Dec 122017
A simple disassembler for exe com and dll files.
File RESORC93.ZIP from The Programmer’s Corner in
Category Assembly Language
A simple disassembler for exe com and dll files.
File Name File Size Zip Size Zip Type
RE-SOURC.2DO 4597 2495 deflated
RE-SOURC.ASM 136980 41023 deflated
RE-SOURC.COM 18399 12415 deflated
RE-SOURC.DOC 7769 3659 deflated
TPCREAD.ME 199 165 deflated

Download File RESORC93.ZIP Here

Contents of the RE-SOURC.DOC file

RE-SOURCE V5.0interactive disassembler for 8088 thru 80386
Alpha still-not-quite-finished test version Dec '93

Just run it and hit F1 for crude instructions.

An 'interactive' disassembler lets you change whether code is instructions,
ASCII strings, data words, etc. and displays your changes immediately.
You add labels and comments where you want, and they are saved in separate
files. These .CTL, .SMB, and .REM files can be changed with an ASCII editor.

It works on any file or from RAM (so you can disassemble DOS, or your BIOS);
it's great for rewriting short utilities or device drivers. You do not have
to dissassemble the whole program. Programs longer than 64K will load, but
for now you must use 'R' to change segments above 64K.
Some disassemblies will assemble correctly with no changes at all.

For now, there is no .EXE or Device Driver support, so you have to interpret
headers and segments manually; see enclosed .EXE stuff.

Use it when DASM won't work and ASMGEN is too cumbersome.

It writes a .RSM file that you can copy as an .ASM file (use a different name
so you don't overwrite your original), perhaps edit a little, and run through
MASM or TASM. RE-SOURCE inserts the minimum boilerplate, such as the END
statement, 'Start' label, etc.

The 32-bit option (enter '3') assumes the code is default 32-bit and the 66h and
67h size overrides mean 16-bit. Use it if you see 32-bit registers. Be sure
to turn 32-bit on BEFORE you A(ttempt to find DB's) and B(uild symbol table), or
the instructions will start at the wrong locations.

MASM refuses to assemble JMP 0123h:4567h to an address outside the program, so
RE-SOURCE generates SEGMENT AT and EQU $ lines when you W(rite) the .RSM file.

Compatible assemblers:
The generated source code works with MASM 5.0 and 5.1, and Turbo Assembler 1.0
and 2.0 (which are over twice as fast and recommended as long as you NEVER,
NEVER use Ideal mode, which is Ideal only for Borland, since it tempts you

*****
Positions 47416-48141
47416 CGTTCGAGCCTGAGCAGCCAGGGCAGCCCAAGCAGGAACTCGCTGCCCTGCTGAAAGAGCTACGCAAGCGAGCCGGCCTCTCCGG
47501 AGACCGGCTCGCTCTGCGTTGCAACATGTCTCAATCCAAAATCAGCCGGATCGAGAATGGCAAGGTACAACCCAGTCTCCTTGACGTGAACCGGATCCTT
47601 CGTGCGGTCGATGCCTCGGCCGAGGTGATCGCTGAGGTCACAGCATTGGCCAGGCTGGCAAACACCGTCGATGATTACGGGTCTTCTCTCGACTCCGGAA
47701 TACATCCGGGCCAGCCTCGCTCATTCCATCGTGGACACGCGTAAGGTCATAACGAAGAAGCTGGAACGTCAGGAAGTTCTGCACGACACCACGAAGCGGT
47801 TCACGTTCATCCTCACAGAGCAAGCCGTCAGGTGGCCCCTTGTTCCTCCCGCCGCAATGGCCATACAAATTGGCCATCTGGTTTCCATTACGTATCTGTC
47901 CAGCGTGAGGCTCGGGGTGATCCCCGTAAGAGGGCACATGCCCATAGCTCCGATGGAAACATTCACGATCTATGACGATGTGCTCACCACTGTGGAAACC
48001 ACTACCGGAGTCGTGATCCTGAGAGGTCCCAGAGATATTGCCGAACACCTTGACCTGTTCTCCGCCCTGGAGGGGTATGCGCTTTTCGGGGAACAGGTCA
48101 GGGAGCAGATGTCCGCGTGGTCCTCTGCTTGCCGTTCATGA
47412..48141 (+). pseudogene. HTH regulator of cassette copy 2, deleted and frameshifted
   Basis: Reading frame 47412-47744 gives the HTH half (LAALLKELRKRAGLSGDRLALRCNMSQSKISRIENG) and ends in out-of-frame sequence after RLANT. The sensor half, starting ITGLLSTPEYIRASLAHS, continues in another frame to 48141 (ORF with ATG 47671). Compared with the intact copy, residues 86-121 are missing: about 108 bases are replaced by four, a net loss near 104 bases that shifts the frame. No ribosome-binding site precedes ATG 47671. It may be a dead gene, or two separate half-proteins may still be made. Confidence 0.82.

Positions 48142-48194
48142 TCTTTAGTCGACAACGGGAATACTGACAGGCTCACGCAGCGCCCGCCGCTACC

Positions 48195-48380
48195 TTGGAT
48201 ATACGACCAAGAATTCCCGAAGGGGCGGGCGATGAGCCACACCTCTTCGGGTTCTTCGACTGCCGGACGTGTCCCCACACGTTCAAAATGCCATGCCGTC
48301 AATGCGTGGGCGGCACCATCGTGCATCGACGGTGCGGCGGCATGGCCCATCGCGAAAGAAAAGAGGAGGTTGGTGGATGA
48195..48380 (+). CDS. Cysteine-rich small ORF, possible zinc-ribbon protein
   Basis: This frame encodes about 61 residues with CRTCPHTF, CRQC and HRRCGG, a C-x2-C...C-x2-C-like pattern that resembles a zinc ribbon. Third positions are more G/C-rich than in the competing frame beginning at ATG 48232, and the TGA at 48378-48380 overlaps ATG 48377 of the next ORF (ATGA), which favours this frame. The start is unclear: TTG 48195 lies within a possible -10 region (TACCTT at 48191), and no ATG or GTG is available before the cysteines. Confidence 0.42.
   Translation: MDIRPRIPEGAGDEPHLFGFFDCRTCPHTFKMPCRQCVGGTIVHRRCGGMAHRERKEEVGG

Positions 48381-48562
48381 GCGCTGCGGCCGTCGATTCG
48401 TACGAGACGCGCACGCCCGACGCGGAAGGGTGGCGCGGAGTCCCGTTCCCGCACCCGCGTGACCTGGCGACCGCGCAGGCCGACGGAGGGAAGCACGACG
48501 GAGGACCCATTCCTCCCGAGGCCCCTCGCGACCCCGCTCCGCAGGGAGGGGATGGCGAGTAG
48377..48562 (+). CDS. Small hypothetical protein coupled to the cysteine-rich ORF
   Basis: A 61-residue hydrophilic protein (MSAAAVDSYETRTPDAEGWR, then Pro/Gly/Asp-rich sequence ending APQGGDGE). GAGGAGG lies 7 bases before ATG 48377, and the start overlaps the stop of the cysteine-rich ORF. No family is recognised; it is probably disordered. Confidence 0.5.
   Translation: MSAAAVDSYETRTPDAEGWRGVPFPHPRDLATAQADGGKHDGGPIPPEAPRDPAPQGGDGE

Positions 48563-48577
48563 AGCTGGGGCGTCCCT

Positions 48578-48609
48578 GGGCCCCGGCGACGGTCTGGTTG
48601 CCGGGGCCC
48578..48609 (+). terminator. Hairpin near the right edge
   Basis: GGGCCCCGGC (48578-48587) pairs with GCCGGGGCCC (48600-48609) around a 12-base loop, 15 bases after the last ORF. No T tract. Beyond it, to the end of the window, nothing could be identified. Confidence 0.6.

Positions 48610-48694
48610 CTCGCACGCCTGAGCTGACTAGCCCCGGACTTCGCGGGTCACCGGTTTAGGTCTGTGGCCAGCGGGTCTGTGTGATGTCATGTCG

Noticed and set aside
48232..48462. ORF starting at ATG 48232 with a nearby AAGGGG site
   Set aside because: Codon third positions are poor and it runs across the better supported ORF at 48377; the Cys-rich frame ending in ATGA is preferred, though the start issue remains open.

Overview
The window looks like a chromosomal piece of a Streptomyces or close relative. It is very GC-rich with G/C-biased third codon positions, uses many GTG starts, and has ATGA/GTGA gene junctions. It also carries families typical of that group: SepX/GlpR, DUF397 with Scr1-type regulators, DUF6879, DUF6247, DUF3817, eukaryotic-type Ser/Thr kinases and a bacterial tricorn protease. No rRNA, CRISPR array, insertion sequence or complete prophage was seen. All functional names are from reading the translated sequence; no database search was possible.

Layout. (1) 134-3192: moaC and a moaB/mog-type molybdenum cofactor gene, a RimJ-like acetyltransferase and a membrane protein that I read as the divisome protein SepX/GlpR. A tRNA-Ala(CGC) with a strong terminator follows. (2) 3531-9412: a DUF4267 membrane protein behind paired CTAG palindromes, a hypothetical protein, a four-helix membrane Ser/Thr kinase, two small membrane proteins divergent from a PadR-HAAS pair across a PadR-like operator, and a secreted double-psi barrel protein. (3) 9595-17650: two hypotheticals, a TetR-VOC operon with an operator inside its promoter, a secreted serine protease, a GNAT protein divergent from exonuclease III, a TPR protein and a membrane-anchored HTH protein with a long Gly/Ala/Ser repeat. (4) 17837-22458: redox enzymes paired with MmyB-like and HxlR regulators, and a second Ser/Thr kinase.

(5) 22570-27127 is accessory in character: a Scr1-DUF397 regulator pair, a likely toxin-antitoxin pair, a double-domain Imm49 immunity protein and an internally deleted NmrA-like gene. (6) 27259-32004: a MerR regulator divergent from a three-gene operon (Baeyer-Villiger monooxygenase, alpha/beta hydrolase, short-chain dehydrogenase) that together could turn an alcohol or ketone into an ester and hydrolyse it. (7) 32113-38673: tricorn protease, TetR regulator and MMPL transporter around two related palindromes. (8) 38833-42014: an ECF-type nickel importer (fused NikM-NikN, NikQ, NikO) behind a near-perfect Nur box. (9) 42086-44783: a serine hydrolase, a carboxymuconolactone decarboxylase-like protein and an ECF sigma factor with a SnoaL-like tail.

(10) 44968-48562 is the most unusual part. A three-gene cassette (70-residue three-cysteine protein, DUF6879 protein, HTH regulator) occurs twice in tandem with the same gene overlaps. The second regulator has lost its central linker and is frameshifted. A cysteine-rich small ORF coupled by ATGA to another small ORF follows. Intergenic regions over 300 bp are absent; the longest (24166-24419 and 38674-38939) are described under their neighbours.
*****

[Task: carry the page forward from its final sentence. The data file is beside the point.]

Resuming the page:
to write code that will NEVER run through someone else's MASM).
Assemblers do not all generate identical code. For example, A86 and TASM
replace some 16-bit LEA instructions with MOV in the code. While LEA is
useless, slow and confusing, this makes it tough to tell when your disassembly
is correct.

Loading files:
Run RE-SOURC [d:][\path\][filename] or just RE-SOURC and use the L command.
The command line loads any .COM, .EXE, or .SYS file with the name you supply,
and also the .REM, .SMB and .CTL files. It ignores any .extension.
The L command, if you supply a name with an .EXT, will load only the specified
file as the target program.
CAUTION: if you work on ABC.EXE and then L(oad)ABC.OVL, saving will wipe out
your ABC.CTL, ABC.SMB and ABC.REM files.

A tutorial session:
You have downloaded CLOSEBUT.COM, which is almost what you were looking for.
The author has included massive detailed instructions, but not his precious
source code. You have hours to kill, and you know assembly language.
You look at the code with your byte editor (like FileMod or Norton) and do NOT
see the ominous 'BORLAND' trademark (disassembling Pascal is very difficult).
You guess the program was written in C or Assembler, and it is shorter than,
say, 8K long for your first try.

You run RE-SOURC CLOSEBUT and hit PGDN to look at the disassembly. If you see
a string of MOV AX,1234 INT 78, etc, give up, it's compiled BASIC. If it's
mostly PUSH AX, CALL 0123h:4567h, give up, it's QuickBasic.
Luckily, you see JMP 0123 followed by gibberish. So you enter A100,200 and now
you see the JMP 0123 followed by some ASCII strings, which you recognize from
having run the program. This is followed by more of what looks like actual